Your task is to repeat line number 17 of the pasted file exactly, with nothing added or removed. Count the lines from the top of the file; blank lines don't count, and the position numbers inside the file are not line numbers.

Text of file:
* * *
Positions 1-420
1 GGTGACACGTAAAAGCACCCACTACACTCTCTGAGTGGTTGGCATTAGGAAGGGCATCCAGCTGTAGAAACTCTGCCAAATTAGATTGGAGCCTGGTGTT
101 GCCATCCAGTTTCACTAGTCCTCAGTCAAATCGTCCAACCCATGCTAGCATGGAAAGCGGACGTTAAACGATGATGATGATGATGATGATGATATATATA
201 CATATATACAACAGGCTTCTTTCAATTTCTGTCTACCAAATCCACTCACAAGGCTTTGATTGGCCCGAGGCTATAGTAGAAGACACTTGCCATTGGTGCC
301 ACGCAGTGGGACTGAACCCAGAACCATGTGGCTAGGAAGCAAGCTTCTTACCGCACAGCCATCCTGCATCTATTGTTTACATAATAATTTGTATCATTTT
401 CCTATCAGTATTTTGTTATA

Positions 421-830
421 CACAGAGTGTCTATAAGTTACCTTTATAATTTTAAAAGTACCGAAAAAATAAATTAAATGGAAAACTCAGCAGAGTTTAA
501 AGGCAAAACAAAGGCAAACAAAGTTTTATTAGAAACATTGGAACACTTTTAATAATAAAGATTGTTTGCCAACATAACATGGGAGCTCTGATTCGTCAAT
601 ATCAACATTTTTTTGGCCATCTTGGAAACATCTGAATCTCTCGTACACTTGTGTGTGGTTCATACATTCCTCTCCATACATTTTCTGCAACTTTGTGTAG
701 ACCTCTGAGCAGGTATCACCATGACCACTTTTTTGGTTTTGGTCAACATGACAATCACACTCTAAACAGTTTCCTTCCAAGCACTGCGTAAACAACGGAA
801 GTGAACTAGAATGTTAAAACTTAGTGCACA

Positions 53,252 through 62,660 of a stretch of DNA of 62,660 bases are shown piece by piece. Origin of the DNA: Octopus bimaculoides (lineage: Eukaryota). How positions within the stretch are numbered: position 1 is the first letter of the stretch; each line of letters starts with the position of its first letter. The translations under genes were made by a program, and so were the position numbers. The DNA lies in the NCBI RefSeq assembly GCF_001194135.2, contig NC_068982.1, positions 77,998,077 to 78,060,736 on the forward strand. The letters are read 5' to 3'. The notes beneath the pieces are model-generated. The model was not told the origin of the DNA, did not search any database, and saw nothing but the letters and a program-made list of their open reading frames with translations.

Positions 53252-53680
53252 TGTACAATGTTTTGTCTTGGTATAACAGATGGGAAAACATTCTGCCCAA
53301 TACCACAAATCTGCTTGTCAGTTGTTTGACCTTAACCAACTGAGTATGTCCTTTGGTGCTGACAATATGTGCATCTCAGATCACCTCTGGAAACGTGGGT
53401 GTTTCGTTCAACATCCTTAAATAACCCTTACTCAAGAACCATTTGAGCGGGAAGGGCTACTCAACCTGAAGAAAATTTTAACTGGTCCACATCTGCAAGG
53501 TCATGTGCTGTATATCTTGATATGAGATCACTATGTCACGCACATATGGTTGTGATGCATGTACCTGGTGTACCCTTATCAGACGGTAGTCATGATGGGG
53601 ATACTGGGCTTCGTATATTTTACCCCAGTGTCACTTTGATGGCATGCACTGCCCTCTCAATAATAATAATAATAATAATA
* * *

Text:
53401 GTTTCGTTCAACATCCTTAAATAACCCTTACTCAAGAACCATTTGAGCGGGAAGGGCTACTCAACCTGAAGAAAATTTTAACTGGTCCACATCTGCAAGG